Title: Fire & Heist
Author: Sarah Beth Durst
I received this ARC from NetGalley in exchange for an honest review.
In Sky Hawkins’s family, leading your first heist is a major milestone–even more so than learning to talk, walk, or do long division. It’s a chance to gain power and acceptance within your family, and within society. But stealing your first treasure can be complicated, especially when you’re a wyvern–a human capable of turning into a dragon.
Embarking on a life of crime is never easy, and Sky discovers secrets about her mother, who recently went missing, the real reason her boyfriend broke up with her, and a valuable jewel that could restore her family’s wealth and rank in their community.
With a handpicked crew by her side, Sky knows she has everything she needs to complete her first heist, and get her boyfriend and mother back in the process. But then she uncovers a dark truth about were-dragon society–a truth more valuable and dangerous than gold or jewels could ever be.
This was my first heist novel and it did not disappoint! What was really cool about this novel was that it was set in modern times. A modern time where were-dragons exist. WHAT?! Sky, our protagonist, and her family embark on heists in order to keep rank within the were-dragon community and make a living for themselves. However, Sky’s mom goes missing on a heist of her own. The failure of the heist brought the were-dragon world down on Sky and her family, hoping to make no mistake and create their own demise. But are things as they really seem? Where is Sky’s mom? And how can Sky and her family earn their rank back?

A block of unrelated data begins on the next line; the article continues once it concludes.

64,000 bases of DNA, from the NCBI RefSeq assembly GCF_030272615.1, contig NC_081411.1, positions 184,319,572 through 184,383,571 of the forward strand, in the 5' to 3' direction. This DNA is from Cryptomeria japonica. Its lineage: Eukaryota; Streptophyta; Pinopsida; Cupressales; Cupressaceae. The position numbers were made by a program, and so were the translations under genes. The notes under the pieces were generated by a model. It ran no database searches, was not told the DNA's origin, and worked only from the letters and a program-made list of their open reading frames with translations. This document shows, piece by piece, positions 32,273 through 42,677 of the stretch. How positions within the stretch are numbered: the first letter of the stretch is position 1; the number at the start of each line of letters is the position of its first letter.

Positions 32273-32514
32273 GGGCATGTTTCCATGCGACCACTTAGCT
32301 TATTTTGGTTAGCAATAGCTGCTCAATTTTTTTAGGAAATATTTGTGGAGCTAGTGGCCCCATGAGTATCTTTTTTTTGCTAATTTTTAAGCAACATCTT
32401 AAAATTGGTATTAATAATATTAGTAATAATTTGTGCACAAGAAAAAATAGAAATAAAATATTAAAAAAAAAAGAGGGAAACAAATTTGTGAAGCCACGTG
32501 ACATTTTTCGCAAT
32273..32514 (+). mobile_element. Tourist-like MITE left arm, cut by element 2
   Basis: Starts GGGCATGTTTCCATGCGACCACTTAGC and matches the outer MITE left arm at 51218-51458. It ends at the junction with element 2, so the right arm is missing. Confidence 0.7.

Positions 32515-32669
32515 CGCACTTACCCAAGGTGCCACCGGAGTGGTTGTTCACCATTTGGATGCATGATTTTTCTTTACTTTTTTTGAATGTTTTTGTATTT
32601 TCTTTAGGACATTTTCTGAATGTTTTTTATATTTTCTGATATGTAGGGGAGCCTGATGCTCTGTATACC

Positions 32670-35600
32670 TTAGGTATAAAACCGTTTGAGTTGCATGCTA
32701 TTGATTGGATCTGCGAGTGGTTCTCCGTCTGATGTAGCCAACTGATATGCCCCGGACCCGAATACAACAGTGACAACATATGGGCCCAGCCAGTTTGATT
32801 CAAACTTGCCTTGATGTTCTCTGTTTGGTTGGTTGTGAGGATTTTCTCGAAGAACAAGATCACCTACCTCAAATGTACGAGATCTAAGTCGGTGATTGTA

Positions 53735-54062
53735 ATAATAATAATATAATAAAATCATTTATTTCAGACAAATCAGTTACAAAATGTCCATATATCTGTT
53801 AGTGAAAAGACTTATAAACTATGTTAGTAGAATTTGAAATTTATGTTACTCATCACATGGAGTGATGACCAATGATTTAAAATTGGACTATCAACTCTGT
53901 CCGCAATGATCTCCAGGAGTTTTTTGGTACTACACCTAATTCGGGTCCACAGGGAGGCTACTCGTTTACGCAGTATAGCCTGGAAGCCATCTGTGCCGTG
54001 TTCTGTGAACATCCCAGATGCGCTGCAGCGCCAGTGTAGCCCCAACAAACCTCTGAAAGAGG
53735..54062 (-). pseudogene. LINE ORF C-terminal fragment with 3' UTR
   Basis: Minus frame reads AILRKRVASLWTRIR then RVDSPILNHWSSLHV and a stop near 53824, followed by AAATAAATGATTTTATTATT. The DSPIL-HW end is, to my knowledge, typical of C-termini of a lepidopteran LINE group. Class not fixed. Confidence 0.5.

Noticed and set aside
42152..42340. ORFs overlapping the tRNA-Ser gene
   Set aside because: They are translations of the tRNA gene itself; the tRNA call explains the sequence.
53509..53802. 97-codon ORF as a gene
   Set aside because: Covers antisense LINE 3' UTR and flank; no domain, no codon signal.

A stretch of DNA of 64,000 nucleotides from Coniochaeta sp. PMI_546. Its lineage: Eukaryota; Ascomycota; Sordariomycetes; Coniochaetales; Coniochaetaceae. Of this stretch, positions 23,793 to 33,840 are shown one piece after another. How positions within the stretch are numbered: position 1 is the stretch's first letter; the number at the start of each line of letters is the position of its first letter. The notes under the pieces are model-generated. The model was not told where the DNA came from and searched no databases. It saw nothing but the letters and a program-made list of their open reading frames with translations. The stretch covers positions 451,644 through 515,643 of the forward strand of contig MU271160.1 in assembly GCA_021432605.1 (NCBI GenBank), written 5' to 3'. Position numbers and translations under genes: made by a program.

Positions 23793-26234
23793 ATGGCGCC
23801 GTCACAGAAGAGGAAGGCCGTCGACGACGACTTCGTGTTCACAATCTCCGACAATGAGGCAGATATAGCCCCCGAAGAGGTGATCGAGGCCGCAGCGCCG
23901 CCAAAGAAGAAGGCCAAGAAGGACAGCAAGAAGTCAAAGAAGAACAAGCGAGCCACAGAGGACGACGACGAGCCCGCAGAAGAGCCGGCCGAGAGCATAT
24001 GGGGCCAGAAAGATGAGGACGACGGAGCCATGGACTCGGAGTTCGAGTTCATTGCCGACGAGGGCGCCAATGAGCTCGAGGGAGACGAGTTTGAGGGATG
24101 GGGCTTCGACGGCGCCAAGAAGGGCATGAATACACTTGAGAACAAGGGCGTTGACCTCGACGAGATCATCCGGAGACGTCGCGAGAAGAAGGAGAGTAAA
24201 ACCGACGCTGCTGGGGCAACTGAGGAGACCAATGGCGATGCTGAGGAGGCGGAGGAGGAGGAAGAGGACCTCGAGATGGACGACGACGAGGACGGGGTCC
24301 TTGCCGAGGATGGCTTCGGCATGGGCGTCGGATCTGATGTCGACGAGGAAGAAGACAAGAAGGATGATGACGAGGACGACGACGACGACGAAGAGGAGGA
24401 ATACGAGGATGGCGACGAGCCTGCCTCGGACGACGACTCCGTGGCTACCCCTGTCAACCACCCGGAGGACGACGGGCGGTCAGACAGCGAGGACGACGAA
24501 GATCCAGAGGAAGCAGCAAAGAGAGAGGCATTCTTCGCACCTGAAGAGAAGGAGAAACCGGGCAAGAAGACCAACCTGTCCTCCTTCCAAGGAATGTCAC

I am Sky Hawkins, and I’m a were-dragon. I’ve been called stuck-up both in the tabloids and in the hallways of P. Murphy Hugh, a poor little rich girl who surrounds herself with false friends and shallow dreams. Arrogant. Conceited. Egotistical. Haughty. Self-absorbed. All the synonyms, I’d heard them. But they were wrong.
It’s not arrogant to know who you are.
And I am powerful.
Sky is a likeable protagonist, while immature and egotistical at times, she is also level-headed. The writing was easy to follow and not overly descriptive. Durst made it easy to imagine every scene and every setting. The novel was action-packed and the characters were well-developed. While only a standalone (such a relief lately), a part of me wishes it were a duology.
My friends and my family are my treasure.
They are my gold.
Fire and Heist is the perfect standalone if you like adventure, suspense, and a hint of love.